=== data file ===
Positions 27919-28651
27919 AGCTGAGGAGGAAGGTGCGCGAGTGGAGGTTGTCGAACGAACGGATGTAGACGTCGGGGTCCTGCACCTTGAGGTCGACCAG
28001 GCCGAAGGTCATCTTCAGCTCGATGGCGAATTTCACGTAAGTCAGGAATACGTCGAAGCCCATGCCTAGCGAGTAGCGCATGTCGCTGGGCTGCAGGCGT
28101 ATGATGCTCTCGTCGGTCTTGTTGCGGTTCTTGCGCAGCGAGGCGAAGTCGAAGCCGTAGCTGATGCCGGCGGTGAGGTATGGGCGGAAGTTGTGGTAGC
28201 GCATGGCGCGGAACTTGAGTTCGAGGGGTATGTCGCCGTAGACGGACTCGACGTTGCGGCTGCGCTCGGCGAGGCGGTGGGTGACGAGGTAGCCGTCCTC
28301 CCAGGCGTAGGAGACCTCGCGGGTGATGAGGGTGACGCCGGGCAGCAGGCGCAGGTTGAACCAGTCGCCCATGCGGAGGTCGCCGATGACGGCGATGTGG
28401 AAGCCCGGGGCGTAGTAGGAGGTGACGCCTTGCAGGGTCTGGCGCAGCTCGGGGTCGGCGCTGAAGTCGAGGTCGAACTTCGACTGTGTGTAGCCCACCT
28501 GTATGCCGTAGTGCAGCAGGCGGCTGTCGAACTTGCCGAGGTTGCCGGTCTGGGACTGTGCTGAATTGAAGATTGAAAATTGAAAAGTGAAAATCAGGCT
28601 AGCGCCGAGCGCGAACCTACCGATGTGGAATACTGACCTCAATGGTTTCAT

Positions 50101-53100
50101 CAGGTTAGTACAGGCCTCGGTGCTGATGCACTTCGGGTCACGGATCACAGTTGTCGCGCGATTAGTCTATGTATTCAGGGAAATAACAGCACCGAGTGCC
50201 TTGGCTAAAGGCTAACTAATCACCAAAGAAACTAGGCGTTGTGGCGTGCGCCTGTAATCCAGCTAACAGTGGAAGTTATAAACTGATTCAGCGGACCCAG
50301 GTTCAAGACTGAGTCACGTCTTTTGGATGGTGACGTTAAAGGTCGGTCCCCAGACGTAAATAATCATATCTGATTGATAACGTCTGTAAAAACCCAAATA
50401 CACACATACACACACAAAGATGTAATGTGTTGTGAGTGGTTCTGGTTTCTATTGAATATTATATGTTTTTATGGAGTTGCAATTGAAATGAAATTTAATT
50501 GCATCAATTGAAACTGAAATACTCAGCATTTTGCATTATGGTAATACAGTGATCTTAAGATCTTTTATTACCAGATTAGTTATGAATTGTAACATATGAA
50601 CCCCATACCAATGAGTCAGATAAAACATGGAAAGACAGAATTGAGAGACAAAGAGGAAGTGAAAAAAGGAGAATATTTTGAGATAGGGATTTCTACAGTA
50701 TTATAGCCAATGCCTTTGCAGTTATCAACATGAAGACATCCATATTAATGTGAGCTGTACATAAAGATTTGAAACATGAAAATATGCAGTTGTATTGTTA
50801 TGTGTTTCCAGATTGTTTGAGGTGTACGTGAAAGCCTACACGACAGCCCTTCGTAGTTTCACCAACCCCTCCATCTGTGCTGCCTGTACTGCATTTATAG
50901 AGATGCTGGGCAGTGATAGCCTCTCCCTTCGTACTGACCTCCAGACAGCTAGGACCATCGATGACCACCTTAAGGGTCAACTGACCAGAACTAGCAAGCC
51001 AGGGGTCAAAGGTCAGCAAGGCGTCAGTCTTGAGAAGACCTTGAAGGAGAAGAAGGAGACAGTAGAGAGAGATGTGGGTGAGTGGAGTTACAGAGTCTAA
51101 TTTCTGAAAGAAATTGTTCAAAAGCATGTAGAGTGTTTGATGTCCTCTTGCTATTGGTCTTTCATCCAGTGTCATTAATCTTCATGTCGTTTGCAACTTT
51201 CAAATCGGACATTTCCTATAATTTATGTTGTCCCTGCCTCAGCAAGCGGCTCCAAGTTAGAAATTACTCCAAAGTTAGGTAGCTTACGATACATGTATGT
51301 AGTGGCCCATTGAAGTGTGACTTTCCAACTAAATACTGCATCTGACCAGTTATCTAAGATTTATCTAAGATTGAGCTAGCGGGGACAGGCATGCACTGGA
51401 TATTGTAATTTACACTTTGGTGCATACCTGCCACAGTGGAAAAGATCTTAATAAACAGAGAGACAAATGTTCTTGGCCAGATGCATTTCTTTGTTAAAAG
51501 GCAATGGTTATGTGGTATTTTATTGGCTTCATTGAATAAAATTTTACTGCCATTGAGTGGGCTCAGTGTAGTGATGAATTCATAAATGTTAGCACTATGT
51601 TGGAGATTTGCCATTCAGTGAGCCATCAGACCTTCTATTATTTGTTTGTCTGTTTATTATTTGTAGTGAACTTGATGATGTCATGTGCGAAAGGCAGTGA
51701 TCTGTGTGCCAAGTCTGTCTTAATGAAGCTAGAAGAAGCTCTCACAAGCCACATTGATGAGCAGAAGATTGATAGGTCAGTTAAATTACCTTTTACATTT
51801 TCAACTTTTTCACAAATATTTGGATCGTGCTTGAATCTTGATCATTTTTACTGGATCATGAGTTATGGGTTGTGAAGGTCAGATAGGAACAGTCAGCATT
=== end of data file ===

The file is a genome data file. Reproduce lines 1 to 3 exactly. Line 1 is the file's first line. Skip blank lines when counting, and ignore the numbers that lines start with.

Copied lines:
Positions 27919-28651
27919 AGCTGAGGAGGAAGGTGCGCGAGTGGAGGTTGTCGAACGAACGGATGTAGACGTCGGGGTCCTGCACCTTGAGGTCGACCAG
28001 GCCGAAGGTCATCTTCAGCTCGATGGCGAATTTCACGTAAGTCAGGAATACGTCGAAGCCCATGCCTAGCGAGTAGCGCATGTCGCTGGGCTGCAGGCGT